Here's a great video to give you a taste of what last month's PechaKucha Night Vol. 4 in Newcastle, Australia was like, part of the Design+ event.

When you hear the word "concrete" you don't typically think free-flowing fluid or organic structures.

...It's likely you might think of bunkers, gray urbanity, and bleak high-rise structures. However, in "Textile-Reinforced Concrete: Material of the Future" from PKN Maastricht Vol. 20Kevin Pidun of Lehrstuhl für Plastik shows us that textile-reinforced concrete opens a new universe of surprising uses and forms for this gray material. 

Could you live in a different person's home every week?

Ad man Kevin Lynch chose an unusual way to live for a year in Hong Kong. Rather than settling down in one living space, he decided to get to know the city by staying exclusively in AirBnB accommodations.

In "Yearbnb: spending a year in Airbnb apartments throughout Hong Kong" from PKN Hong Kong Vol.  19, nearly halfway through his year-long journey, he shares some of the most entertaining snippets of his experiences.

The "City Focus" this week goes to Shenzhen, a city that celebrates its 20th PechaKucha Night this coming Saturday (September 6). Shenzhen already boasts an impressive presentation archive, comprised of presentations in both English and Chinese.

Chicago's PechaKucha Night Vol. 31 is just over a week away (on Tuesday, September 9), and here's the poster -- designed by Matthew Hoffman -- to prove it.

How can Hawaii become the model agricultural society for the world?

Josh Lanthier-Welch gives a great crash-course on the agricultural history of the Hawaiian islands. The islands went from feeding being self-sufficient to entirely reliant on imports.

In "Beyond Eating Local: Using History as a Guide to a New Food Security" from PKN Honolulu Vol. 18, Josh shows us how the Hawaiians can once again utilise their lush volcanic farmland to return themselves to a sustainable, self-sufficient agricultural society.

"I go to art shows and I lick the paintings."

Educator-turned-artist Jamie Smith confesses to have been unaware Abu Dhabi was a real location until she decided to move there.

This was only the beginning of her journey to become an artist, and in "Writing on the Wall" from PKN Richmond, BC Vol. 5 she shows us how she created a way for individuals to post their anonymous confessions which she could then use as inspiration for her paintings.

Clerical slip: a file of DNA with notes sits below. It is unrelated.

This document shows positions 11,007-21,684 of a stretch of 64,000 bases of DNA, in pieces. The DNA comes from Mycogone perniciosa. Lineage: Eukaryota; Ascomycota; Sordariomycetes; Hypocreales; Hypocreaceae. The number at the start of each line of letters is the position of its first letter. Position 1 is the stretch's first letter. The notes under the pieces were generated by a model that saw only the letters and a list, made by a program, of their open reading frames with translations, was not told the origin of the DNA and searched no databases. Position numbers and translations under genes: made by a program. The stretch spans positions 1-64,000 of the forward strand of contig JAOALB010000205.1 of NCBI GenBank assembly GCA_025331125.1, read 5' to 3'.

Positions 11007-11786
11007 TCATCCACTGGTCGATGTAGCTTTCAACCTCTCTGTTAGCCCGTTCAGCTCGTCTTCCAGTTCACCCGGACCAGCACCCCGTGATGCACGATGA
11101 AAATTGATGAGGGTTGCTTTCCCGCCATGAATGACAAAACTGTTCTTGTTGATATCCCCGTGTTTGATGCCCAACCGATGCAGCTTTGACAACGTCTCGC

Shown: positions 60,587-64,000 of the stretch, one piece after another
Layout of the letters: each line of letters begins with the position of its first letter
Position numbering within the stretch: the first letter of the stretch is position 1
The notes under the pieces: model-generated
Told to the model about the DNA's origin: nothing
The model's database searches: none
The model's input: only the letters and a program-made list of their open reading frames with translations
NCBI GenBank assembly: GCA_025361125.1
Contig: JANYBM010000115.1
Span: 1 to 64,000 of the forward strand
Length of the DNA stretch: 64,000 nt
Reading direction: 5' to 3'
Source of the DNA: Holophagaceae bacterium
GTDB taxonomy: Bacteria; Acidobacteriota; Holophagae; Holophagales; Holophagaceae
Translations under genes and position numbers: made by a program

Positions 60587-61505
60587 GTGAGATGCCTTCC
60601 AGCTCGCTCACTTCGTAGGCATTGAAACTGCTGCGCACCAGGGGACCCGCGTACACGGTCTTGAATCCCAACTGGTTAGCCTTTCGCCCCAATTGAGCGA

"Lazy, that is the first word that comes to my mind when it comes to the creative type."

Laziness means creativity to illustrator/writer/fashion stylist Jodi Sam, as she says it's the hours of daydreaming that allow us to produce our best work. In "From Daydreams to Ink and Pixels" from PKN Tokyo Vol. 116, she speaks about her illustration process, from ink on paper to capturing her work on the computer, to working with clients.

The statistics are overwhelming: 27 million men, women, and children are held in slavery across the world.

Amy Heague's daughter was about the same age as many of the children she came across being held as slaves in Cambodia.

In "27 Million" from PKN Forster Vol. 2, she discusses the reasons why Cambodia became notorious for human trafficking, and the actions she has taken to combat and drive out these horrific injustices. Amy encourages us to find the fire within ourselves to ruthlessly stamp out these practices any way we can.

Are you willing to be caught in the middle of making something you care about? (even if it's awful?)

Matt Candler discusses what he does for fun: building electric motorcycles. In "I Suck, I Fail, I'm Alive" from PKN New Orleans Vol. 13 he speaks about justifying his hobby to his wife and loved ones, learning to love the process of failing 20 times, and the inexplicable pleasure of finally getting it right.